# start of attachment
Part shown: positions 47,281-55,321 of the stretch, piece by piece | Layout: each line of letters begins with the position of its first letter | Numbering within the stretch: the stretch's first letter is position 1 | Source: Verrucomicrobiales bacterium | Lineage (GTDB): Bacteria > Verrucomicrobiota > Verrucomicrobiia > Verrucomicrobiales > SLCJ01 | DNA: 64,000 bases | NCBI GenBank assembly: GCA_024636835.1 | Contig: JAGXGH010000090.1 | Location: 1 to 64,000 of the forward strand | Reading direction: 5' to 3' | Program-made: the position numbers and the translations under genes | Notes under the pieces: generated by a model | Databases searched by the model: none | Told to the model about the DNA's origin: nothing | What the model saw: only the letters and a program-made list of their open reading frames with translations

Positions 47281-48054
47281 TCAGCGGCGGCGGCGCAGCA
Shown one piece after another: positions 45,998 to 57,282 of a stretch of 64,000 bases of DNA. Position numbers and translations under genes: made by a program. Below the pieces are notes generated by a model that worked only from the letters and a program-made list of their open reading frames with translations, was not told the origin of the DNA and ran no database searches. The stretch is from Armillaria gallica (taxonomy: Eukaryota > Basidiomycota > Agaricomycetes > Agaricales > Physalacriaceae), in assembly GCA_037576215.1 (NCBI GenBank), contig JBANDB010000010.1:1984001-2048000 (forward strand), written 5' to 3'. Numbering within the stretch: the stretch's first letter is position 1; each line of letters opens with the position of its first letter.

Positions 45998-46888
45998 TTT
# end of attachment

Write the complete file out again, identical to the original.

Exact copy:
Part shown: positions 47,281-55,321 of the stretch, piece by piece | Layout: each line of letters begins with the position of its first letter | Numbering within the stretch: the stretch's first letter is position 1 | Source: Verrucomicrobiales bacterium | Lineage (GTDB): Bacteria > Verrucomicrobiota > Verrucomicrobiia > Verrucomicrobiales > SLCJ01 | DNA: 64,000 bases | NCBI GenBank assembly: GCA_024636835.1 | Contig: JAGXGH010000090.1 | Location: 1 to 64,000 of the forward strand | Reading direction: 5' to 3' | Program-made: the position numbers and the translations under genes | Notes under the pieces: generated by a model | Databases searched by the model: none | Told to the model about the DNA's origin: nothing | What the model saw: only the letters and a program-made list of their open reading frames with translations

Positions 47281-48054
47281 TCAGCGGCGGCGGCGCAGCA
Shown one piece after another: positions 45,998 to 57,282 of a stretch of 64,000 bases of DNA. Position numbers and translations under genes: made by a program. Below the pieces are notes generated by a model that worked only from the letters and a program-made list of their open reading frames with translations, was not told the origin of the DNA and ran no database searches. The stretch is from Armillaria gallica (taxonomy: Eukaryota > Basidiomycota > Agaricomycetes > Agaricales > Physalacriaceae), in assembly GCA_037576215.1 (NCBI GenBank), contig JBANDB010000010.1:1984001-2048000 (forward strand), written 5' to 3'. Numbering within the stretch: the stretch's first letter is position 1; each line of letters opens with the position of its first letter.

Positions 45998-46888
45998 TTT